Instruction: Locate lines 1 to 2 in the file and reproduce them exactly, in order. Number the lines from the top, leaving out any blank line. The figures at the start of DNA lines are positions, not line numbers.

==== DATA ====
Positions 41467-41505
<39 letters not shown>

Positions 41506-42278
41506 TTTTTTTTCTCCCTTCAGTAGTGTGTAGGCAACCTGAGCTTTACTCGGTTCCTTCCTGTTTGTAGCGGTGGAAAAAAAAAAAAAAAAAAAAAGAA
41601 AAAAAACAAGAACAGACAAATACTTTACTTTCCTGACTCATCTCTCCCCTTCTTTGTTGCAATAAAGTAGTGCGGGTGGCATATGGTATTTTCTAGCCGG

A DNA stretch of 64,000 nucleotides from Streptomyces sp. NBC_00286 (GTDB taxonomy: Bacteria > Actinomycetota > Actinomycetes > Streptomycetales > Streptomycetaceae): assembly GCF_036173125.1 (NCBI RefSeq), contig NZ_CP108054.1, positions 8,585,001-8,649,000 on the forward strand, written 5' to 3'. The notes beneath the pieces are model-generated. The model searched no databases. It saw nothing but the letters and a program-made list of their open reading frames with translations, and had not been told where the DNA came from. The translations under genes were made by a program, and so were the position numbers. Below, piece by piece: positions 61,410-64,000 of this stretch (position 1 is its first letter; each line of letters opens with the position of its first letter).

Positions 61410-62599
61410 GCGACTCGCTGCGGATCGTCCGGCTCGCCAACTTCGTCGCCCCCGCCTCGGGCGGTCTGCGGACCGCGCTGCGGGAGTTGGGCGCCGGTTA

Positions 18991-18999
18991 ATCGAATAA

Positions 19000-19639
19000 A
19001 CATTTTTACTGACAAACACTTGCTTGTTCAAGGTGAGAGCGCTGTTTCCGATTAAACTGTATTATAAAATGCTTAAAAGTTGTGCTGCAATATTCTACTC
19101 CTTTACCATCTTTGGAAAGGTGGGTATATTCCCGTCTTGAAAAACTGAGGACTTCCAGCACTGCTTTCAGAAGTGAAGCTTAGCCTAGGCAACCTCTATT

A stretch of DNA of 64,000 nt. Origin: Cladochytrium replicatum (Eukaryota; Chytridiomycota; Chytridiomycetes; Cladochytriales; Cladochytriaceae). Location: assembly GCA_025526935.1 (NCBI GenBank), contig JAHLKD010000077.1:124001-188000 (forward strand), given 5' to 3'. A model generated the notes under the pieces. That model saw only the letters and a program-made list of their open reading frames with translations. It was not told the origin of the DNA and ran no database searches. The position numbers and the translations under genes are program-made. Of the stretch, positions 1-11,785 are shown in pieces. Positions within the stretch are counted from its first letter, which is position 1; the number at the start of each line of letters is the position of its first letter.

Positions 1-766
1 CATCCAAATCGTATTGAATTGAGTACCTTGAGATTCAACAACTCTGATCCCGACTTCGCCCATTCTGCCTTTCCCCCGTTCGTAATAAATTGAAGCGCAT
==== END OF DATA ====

Positions 41467-41505
<39 letters not shown>